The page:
Being taught that the message of your work should influence how you present it (the medium), I started looking at different visualization techniques a couple of weeks ago in order to improve my visual vocabulary. I came across the paper ” Tour through the Visualization Zoo” by Jeffrey Heer, Michael Bostock and Vadim Ogievetsky. Here you’re shown a few of the more sophisticated and unusual techniques for visualizing and interacting with diverse data sets. The visualizations were created using an open source language, so that you get to play around with them on your own if you’d like to.
Computer scientists, psychologists, and statisticians have studied how well different encodings facilitate the comprehension of data types such as numbers, categories, and networks. For example, graphical perception experiments find that spatial position (as in a scatter plot or bar chart) leads to the most accurate decoding of numerical data and is generally preferable to visual variables such as angle, one-dimensional length, two-dimensional area, three-dimensional volume, and color saturation. Thus, it should be no surprise that the most common data graphics, including bar charts, line charts, and scatter plots, use position encodings. Our understanding of graphical perception remains incomplete, however, and must appropriately be balanced with interaction design and aesthetics.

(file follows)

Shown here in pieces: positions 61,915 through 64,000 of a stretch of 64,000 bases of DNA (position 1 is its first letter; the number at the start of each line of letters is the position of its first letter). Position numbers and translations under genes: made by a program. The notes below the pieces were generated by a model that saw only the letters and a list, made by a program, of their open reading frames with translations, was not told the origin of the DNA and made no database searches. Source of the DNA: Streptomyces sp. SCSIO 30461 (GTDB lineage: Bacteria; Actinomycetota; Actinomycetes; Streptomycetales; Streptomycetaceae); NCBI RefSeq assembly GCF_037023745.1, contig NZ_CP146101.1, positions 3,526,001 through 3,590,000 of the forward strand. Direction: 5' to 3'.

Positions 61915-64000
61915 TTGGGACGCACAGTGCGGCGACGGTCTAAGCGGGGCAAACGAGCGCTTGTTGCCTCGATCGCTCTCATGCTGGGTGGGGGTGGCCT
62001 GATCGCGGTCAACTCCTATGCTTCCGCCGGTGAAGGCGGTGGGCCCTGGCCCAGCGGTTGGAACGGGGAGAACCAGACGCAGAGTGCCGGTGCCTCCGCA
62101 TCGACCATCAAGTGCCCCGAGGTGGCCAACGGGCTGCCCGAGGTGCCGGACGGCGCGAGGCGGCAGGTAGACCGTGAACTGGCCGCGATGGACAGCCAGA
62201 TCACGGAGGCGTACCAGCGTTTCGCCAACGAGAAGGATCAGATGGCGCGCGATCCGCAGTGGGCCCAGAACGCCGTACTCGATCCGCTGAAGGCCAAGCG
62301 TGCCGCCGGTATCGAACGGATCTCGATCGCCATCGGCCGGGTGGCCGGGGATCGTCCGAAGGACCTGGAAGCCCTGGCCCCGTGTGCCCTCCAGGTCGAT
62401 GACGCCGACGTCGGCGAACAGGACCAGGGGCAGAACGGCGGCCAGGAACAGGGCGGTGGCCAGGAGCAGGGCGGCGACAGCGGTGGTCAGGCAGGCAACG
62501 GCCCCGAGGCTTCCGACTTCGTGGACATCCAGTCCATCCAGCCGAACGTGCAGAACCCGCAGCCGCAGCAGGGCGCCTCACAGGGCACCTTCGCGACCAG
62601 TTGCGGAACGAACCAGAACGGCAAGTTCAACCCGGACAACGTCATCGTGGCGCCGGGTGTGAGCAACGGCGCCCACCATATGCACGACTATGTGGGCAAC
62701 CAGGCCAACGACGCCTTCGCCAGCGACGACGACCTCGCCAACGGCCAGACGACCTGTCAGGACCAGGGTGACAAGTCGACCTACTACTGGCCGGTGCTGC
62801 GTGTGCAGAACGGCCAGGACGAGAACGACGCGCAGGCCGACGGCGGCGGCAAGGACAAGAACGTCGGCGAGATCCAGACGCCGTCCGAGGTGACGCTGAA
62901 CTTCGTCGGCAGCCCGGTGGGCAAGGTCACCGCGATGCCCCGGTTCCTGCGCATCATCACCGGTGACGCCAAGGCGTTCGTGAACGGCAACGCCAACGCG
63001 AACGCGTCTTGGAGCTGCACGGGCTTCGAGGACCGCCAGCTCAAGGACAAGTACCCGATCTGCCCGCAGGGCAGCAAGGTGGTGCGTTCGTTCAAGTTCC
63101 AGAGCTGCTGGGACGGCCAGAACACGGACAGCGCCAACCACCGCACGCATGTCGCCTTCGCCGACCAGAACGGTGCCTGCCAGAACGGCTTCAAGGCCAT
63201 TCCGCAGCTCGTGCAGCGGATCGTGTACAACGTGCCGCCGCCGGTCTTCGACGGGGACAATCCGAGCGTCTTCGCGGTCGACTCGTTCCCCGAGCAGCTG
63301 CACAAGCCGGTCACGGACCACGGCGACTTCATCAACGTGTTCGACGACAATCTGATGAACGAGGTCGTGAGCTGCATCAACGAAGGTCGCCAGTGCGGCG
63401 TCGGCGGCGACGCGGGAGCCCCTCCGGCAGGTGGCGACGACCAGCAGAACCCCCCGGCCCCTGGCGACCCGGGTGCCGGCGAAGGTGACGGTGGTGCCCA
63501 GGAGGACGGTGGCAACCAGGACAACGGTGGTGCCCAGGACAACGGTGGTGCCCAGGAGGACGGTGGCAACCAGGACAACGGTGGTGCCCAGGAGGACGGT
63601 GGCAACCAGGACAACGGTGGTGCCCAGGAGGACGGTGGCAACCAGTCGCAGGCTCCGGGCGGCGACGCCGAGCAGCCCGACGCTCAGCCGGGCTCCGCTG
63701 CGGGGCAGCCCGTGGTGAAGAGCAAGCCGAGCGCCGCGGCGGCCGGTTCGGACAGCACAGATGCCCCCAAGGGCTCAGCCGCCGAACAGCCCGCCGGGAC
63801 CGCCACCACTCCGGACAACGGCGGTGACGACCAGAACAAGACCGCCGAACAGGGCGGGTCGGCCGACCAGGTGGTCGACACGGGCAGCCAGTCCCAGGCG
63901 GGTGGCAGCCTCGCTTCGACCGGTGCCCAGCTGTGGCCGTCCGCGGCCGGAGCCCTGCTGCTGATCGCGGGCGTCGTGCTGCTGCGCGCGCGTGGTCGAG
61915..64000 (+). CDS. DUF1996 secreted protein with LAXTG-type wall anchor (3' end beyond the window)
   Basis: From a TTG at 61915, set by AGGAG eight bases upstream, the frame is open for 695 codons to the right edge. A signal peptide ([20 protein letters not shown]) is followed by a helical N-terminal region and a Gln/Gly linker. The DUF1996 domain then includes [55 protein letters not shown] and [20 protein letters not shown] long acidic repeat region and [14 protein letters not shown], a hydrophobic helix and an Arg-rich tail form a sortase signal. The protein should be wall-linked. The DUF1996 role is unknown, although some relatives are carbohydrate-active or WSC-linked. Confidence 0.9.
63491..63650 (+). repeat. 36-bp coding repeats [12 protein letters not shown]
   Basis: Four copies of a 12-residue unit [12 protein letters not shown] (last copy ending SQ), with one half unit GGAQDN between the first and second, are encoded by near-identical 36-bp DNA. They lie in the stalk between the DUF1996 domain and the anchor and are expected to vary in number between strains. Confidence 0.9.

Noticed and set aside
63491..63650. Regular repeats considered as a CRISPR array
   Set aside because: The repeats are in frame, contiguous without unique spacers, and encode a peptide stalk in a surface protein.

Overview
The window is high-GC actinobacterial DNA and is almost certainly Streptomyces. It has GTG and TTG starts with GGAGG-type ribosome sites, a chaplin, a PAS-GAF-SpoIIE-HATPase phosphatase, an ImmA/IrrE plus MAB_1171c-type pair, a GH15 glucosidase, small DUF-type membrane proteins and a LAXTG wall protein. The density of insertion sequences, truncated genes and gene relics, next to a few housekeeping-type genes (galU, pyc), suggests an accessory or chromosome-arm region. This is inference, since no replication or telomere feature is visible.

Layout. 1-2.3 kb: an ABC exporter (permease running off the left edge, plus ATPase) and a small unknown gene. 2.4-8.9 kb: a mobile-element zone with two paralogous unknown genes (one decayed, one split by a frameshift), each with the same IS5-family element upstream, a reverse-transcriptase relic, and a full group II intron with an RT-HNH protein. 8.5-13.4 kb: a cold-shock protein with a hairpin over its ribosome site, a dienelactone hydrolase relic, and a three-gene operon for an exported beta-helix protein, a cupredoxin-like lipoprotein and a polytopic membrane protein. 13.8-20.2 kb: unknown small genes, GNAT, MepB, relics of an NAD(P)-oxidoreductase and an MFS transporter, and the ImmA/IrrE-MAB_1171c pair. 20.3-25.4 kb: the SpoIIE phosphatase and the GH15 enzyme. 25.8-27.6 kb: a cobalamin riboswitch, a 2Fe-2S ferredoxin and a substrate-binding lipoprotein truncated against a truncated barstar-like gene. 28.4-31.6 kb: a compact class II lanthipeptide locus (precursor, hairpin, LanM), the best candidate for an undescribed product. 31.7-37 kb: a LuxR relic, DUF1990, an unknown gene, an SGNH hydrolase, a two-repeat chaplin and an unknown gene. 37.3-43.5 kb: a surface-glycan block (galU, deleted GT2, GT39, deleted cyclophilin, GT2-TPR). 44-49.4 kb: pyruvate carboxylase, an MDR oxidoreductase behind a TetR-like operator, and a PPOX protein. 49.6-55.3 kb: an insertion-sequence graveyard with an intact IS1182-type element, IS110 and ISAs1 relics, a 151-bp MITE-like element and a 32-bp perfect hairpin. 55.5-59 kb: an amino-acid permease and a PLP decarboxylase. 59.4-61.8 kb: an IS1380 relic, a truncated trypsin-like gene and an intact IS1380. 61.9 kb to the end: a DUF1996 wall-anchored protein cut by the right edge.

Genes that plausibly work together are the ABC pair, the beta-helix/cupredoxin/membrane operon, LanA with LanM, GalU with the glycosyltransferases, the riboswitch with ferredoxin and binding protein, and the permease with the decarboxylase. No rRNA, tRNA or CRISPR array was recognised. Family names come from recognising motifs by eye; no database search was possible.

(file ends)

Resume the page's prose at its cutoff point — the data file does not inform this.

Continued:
I’m currently working on my second draft of Visualization Species (first draft here), and I think I’ll be using the categories that Heer, Bostock and Ogievetsky suggest in this paper:
- Time-series data (ex streamgraph, small multiples, horizon graphs)
- Statistical distributions (ex stem plots, parallel coordinates)
- Maps (ex flow maps, cartograms)
- Hierarchies (ex node-link diagrams, dendrograms, sunburst, treemaps)
- Networks (ex force-directed layouts, arc diagrams, matrix views)